Learning in the small

published 2014-04-22

Writing a Lisp

I like to learn new tools and concepts by experimenting with small projects whose sole purpose is to help me grasp something better. Working on a larger project in a team with other people is invaluable, but doing things on a smaller scale on my own offers a different perspective.

Having recently started to write a lot more C at work than I used to, I felt that it was a good idea to do a smaller project in the language. It turned out Build Your Own Lisp came out just when I needed it, so I had a go at it.

I cannot recommend this book enough if you feel like you would enjoy building a dynamic language in C from scratch (using just a parser library). It is one of the best tutorial-style books I have ever read. It achieves a perfect balance between being didactic and leaving freedom to the user.

My Lisp ended up being different from the one described in the book in several minor ways. For instance: it has more types, builtins take expressions instead of values, values are based on a union (which saves memory), memory management works differently, the source more organized... In that respect the book delivers exactly what it promised: the reader is encouraged to build "his own" Lisp.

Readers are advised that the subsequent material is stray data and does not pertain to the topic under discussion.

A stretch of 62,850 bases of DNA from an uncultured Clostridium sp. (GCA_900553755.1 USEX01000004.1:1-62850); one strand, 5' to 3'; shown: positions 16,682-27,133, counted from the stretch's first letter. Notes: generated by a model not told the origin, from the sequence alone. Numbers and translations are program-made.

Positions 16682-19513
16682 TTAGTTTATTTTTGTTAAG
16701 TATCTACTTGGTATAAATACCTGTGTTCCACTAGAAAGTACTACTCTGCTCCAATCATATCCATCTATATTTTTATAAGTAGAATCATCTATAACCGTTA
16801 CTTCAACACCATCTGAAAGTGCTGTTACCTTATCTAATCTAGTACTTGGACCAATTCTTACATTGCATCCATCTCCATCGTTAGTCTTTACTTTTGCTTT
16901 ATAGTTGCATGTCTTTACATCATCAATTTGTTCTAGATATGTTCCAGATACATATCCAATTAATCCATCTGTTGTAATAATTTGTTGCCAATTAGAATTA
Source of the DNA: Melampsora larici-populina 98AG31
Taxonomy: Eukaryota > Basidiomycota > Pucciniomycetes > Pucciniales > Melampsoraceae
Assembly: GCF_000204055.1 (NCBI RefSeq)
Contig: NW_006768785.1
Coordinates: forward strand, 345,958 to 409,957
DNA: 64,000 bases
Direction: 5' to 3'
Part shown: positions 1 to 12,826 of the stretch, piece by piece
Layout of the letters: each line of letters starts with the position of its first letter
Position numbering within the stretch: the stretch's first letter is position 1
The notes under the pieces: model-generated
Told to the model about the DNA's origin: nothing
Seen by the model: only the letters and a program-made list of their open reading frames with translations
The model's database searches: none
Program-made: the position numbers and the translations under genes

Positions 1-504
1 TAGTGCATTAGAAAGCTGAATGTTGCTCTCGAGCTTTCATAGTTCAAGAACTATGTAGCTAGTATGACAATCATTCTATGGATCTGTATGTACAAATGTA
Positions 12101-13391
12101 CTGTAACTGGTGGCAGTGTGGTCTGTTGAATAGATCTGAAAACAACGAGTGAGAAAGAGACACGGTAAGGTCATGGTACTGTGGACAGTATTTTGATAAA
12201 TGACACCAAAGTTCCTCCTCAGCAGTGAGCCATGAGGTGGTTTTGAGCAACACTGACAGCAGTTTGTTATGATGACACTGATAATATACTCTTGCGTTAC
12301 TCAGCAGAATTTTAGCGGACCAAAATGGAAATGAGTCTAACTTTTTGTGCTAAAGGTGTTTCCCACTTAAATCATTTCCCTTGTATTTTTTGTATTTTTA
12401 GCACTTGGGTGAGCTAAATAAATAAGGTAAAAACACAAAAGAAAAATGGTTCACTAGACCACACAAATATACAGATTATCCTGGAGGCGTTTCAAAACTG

In the end I got just what I wanted from this experience: I clearly improved my C and had the satisfaction to write a working programming language in a few hours scattered over three weekends.

Oh, just in case you were wondering, nobody paid me to write that blog post!

Moving on to Go

Next, I will probably be learning Go. Go is a weird language in that about half of the technical people I follow and look up to like it a lot, and the other half hates it. The latter tend to be users of languages with stricter type systems...

I have to admit that, if I had looked solely at the technical merits of both languages, I would probably have learned more Rust instead. I already know some Rust, but not enough to use it productively. Its main advantages are its (arguably) better type system and the fact that it can run without a GC or a frontend, making it suitable to write dynamic libraries.

However, Rust doesn't look completely stable yet, whereas Go is already used in production by several serious companies. Also, I am a distributed systems programmer, and most of the interesting codebases I see popping up around in that field are written in Go.

Moreover, Go appears to be a simpler language than Rust. I suspect I can learn enough of it to read code "fluently" and write some much faster. So Go it is, and Rust will probably be next.